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I had a challenging but interesting conversation with a City vicar last week about my PhD work. I am currently recruiting volunteers for a round of pilot interviews to take place later in the year. That’s in the small window of time after completing analysis on the first phase of content analysis and coming up with the questions for the full interviews for 2011.

I used the now-revised poster I had prepared earlier in the year as a starting point for a discussion. In A4 format rather than A1, that would have been rather tricky to manipulate in the bar, I may have knocked my wine over.

There’s an awful lot of work already been done about the nature of authority and hierarchy on the internet and how Web 2.0 is breaking boundaries; I don’t need to rehash those arguments here, and it’s not the main focus of my work. (This is an interesting starting point) But there was one very interesting point that is worth recording here. That is that the way the Anglican church hierarchy works means that the person who stands in the pulpit and delivers a sermon is authorised in some official way (lay preacher/ ordination, that kind of thing). Which is completely not how peer-to-peer communication across the internet works. So, if we work from a model of official authorisation as being the only channel for communication, it is not surprising that there is little or no takeup of more democratic means of communication.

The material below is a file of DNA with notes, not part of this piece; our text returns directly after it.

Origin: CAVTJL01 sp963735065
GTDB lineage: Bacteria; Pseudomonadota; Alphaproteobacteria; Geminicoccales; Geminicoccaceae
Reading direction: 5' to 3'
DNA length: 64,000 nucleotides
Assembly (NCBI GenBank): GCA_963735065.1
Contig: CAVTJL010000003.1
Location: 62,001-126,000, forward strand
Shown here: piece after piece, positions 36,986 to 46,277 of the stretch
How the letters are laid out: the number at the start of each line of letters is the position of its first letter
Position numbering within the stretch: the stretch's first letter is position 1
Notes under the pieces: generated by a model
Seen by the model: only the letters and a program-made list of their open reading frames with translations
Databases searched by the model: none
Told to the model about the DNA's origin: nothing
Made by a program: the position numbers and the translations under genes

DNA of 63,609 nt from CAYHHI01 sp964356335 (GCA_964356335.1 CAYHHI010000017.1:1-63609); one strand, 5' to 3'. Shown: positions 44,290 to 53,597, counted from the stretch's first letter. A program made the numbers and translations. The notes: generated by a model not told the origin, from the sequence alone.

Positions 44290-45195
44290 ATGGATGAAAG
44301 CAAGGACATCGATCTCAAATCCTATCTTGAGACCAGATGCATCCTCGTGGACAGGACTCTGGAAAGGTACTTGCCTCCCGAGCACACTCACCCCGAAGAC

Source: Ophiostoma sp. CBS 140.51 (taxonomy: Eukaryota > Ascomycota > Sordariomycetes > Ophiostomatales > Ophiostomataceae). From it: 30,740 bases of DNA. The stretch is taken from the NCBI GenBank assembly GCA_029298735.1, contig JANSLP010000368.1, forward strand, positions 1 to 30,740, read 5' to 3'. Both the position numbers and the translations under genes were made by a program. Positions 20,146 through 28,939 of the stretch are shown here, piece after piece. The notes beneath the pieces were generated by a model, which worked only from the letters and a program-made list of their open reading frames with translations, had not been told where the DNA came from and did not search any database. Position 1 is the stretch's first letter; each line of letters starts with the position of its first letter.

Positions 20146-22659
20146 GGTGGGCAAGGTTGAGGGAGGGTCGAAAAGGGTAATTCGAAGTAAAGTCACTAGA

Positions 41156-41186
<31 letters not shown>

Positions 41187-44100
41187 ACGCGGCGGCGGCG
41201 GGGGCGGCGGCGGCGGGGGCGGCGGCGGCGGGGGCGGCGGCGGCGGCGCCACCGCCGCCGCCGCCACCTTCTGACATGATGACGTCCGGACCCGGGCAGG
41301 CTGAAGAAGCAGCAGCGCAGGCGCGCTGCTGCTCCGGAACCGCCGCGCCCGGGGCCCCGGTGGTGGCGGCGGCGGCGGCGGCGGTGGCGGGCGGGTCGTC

I’m writing this in a hurry and I am not entirely sure if I am clearly getting across the point that was made and how it was important – I possibly need to have the conversation all over again! I wanted to blog the moment though so I would not forget…

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